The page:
As the Pan African Film Festival comes to an end February 23, 2020, Mass Appeal Reflects on the Momentous First Annual John Singleton embRACE L.A. Filmmakers Award

Every year hundreds of black creatives look forward to the Pan African Film Festival (PAFF). PAFF is held during Black History Month in the heart of South Central Los Angeles at The Baldwin Hills Crenshaw Plaza, a historical landmark to the community. This year is especially significant as the winners of the first annual John Singleton Short Film Competition have been announced. The short-film competition was presented by PAFF as part of Los Angeles City Council President Emeritus, Herb J. Wesson’s embRACE L.A. initiative. According to PAFF, The embRACE L.A. initiative focuses on filmmakers producing content that fuel the conversation of racism, illustrating challenging social inequities with topics of social, educational, environmental and/or economic justice, mass incarceration, and the criminal justice system; police brutality, LGBTQ rights, gentrification, homelessness, immigration, civil rights/human rights, workers’ rights, and gender discrimination. Unapologetically the black experience African Americans face daily. Filmmakers submitted their live-action short narrative scripts on the PAFF website.

On Monday, February 17, 2020, three filmmakers were presented with a check for $20,000 for the production and completion of a live-action narrative short film. embRACE L.A. pushes to ignite Black filmmakers to continue their journey creatively by providing them with the financial support to write, direct, and produce an original and innovative film. The selected short-films will echo the cultural contributions of Singleton’s cinematic catalog so his legacy will live on.

The winners are Amaru by Jennifer J. Scott & Brandon Hamond, Contraban by Chelsea Hicks Mitchell & Branden Rogers and The Séance by Kemiyondo Coutinho, York Walker. Public screenings of the selected films will be presented in May 2020.

“Through the medium of film, we are encouraging young filmmakers to be a part of this conversation, just as many of John Singleton’s films were a conversation about race in South Los Angeles,” Councilman Wesson said in a statement. “These short films will continue a dialogue about race in Los Angeles and work to confront and change these inequalities just as John’s films bridged the racial divide in this country during his career.”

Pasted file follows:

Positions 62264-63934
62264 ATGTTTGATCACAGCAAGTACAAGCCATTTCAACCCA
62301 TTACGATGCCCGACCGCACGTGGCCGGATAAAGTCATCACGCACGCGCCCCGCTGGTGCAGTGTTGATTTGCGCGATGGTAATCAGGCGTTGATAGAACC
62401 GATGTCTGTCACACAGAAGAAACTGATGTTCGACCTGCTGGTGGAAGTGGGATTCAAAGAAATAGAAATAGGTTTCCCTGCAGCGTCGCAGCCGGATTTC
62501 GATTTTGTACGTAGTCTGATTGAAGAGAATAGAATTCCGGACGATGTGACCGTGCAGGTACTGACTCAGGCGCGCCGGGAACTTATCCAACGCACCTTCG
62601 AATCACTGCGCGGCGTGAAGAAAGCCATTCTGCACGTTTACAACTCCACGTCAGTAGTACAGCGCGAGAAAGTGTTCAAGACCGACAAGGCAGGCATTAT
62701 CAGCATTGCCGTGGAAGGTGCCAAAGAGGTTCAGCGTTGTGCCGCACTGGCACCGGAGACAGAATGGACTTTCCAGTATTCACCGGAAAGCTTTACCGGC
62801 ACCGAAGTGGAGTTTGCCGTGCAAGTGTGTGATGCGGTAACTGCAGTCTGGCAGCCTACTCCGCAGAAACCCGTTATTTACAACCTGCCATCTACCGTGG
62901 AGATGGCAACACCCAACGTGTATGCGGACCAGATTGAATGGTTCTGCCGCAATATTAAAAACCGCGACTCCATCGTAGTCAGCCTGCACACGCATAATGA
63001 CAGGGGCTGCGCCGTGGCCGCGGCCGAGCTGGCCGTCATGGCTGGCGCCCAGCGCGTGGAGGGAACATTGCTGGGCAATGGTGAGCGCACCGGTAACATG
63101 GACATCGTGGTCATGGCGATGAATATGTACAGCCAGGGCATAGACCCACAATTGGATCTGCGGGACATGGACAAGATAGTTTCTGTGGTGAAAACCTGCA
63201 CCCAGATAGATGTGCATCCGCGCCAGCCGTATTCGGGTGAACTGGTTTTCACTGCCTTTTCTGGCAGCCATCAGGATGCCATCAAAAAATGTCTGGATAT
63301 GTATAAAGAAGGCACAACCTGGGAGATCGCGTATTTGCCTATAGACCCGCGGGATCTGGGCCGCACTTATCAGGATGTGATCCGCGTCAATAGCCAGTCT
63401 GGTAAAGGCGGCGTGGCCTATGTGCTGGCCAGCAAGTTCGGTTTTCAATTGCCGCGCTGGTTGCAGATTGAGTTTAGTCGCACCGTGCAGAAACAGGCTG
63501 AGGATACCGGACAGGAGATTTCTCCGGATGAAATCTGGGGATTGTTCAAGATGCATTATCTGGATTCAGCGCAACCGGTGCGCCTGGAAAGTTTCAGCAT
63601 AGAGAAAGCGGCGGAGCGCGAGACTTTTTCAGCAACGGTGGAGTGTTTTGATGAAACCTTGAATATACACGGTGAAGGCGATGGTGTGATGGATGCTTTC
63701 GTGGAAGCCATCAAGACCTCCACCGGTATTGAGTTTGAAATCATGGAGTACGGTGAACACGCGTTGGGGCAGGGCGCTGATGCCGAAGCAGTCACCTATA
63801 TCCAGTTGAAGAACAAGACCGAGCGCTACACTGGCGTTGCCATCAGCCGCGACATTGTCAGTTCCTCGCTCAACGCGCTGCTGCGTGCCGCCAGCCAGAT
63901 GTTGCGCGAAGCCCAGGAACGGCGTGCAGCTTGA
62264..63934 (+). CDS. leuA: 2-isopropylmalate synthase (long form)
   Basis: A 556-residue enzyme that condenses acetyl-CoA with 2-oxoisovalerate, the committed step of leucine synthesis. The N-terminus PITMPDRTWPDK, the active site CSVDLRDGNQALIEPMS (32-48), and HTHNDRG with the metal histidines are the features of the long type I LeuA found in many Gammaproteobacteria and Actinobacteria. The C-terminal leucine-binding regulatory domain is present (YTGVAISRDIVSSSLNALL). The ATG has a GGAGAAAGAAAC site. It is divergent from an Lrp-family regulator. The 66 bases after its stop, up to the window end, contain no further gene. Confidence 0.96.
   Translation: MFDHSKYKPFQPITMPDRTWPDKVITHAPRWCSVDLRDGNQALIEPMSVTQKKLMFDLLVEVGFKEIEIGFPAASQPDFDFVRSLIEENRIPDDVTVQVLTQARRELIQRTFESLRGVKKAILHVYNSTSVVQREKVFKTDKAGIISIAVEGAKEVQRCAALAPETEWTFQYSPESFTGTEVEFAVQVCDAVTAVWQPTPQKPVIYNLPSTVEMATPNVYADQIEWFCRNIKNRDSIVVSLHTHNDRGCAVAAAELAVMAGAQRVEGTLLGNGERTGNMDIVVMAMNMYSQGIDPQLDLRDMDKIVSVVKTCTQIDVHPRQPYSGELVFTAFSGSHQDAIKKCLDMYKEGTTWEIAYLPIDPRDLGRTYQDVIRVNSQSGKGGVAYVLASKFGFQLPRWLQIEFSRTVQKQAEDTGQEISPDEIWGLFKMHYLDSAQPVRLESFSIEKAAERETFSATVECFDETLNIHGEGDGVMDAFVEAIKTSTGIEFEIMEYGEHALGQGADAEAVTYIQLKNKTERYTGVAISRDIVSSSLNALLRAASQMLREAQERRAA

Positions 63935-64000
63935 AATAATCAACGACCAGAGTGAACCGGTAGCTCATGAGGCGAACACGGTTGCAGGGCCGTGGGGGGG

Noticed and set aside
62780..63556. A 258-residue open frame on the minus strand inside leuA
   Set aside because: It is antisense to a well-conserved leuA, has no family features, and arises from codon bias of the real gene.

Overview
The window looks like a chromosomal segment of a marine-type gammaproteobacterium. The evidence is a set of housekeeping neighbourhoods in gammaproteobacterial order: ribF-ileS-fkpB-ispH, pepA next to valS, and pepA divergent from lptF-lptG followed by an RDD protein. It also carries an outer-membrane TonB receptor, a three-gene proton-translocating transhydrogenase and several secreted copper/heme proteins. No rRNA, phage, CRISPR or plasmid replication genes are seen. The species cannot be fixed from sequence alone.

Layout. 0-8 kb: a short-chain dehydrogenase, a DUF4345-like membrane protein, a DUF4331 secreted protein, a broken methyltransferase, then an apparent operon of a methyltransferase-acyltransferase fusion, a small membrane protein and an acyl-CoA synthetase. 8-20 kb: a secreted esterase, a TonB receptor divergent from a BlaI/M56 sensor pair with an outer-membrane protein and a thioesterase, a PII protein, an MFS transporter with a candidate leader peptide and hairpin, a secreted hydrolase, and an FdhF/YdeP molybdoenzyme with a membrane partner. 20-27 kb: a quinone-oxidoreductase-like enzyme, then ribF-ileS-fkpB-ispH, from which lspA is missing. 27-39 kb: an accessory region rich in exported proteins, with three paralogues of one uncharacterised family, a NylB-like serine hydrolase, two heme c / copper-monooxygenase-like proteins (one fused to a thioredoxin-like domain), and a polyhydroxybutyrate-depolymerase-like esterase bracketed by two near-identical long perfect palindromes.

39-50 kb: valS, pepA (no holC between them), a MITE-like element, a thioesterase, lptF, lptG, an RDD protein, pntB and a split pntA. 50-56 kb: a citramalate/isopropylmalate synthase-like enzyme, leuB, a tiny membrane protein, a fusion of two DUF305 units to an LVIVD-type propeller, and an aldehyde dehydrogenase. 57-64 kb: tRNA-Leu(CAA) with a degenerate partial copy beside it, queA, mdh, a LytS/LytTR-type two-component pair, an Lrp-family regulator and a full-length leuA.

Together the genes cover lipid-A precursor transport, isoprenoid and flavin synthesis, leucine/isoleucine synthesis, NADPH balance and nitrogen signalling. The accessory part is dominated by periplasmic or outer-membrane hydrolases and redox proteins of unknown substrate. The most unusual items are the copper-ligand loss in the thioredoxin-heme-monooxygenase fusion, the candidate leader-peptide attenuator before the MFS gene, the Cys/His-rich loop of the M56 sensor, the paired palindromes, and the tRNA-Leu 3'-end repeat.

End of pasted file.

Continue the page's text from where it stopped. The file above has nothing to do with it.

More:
Singleton died April 28 at the age of 51. Left behind are some of the most notable films of his era. He received Oscar nominations for best director and best original screenplay for Boyz N The Hood. He was the first black director ever nominated for the best-director Oscar, as well as being the youngest ever nominee in the category. The film focused on growing up in the streets of South Los Angeles.

Singleton’s films also include Poetic Justice, Higher Learning, 2 Fast 2 Furious and the 2000 remake of Shaft. Growing up in South Los Angeles, Singelton attended USC and produced the A&E documentary L.A. Burning: The Riots 25 Years Later. He also co-created the FX series Snowfall that focuses on the 1980s crack cocaine epidemic in Los Angeles. Its third season is scheduled to begin later this year.

“John Singleton, an extraordinary filmmaker, in so many ways he’s ushered in a new era of black cinema,” PAFF Executive Director Ayuko Babu said. “John embraced his community and culture to create memorable characters, images and stories that have become indelible in cinematic and indeed world culture.”

This year’s film festival started on Tuesday, February 11, 2020, and runs through Sunday, February 23, 2020.

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